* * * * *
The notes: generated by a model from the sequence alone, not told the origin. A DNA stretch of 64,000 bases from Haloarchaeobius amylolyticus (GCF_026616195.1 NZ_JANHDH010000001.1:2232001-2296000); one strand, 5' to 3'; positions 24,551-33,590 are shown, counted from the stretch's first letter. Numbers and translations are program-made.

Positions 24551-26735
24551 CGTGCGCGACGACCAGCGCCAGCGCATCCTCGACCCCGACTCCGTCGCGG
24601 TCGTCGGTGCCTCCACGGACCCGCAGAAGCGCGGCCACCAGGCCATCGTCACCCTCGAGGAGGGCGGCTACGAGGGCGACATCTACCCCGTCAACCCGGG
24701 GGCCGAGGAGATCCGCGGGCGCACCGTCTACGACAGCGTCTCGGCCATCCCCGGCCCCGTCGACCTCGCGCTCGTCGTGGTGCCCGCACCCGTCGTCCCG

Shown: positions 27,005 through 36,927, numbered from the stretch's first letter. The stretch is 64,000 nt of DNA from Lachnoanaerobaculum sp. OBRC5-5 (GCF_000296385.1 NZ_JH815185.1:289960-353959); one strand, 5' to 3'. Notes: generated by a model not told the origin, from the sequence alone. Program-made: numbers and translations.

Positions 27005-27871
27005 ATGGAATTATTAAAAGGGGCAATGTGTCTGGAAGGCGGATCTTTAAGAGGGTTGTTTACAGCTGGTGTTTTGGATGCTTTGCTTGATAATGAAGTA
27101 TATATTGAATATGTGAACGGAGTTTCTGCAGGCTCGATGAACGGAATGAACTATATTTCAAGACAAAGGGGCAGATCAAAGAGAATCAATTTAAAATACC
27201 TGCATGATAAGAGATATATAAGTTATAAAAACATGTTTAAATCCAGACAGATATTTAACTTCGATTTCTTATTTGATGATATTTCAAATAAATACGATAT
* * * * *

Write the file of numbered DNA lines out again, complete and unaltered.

The notes: generated by a model from the sequence alone, not told the origin. A DNA stretch of 64,000 bases from Haloarchaeobius amylolyticus (GCF_026616195.1 NZ_JANHDH010000001.1:2232001-2296000); one strand, 5' to 3'; positions 24,551-33,590 are shown, counted from the stretch's first letter. Numbers and translations are program-made.

Positions 24551-26735
24551 CGTGCGCGACGACCAGCGCCAGCGCATCCTCGACCCCGACTCCGTCGCGG
24601 TCGTCGGTGCCTCCACGGACCCGCAGAAGCGCGGCCACCAGGCCATCGTCACCCTCGAGGAGGGCGGCTACGAGGGCGACATCTACCCCGTCAACCCGGG
24701 GGCCGAGGAGATCCGCGGGCGCACCGTCTACGACAGCGTCTCGGCCATCCCCGGCCCCGTCGACCTCGCGCTCGTCGTGGTGCCCGCACCCGTCGTCCCG

Shown: positions 27,005 through 36,927, numbered from the stretch's first letter. The stretch is 64,000 nt of DNA from Lachnoanaerobaculum sp. OBRC5-5 (GCF_000296385.1 NZ_JH815185.1:289960-353959); one strand, 5' to 3'. Notes: generated by a model not told the origin, from the sequence alone. Program-made: numbers and translations.

Positions 27005-27871
27005 ATGGAATTATTAAAAGGGGCAATGTGTCTGGAAGGCGGATCTTTAAGAGGGTTGTTTACAGCTGGTGTTTTGGATGCTTTGCTTGATAATGAAGTA
27101 TATATTGAATATGTGAACGGAGTTTCTGCAGGCTCGATGAACGGAATGAACTATATTTCAAGACAAAGGGGCAGATCAAAGAGAATCAATTTAAAATACC
27201 TGCATGATAAGAGATATATAAGTTATAAAAACATGTTTAAATCCAGACAGATATTTAACTTCGATTTCTTATTTGATGATATTTCAAATAAATACGATAT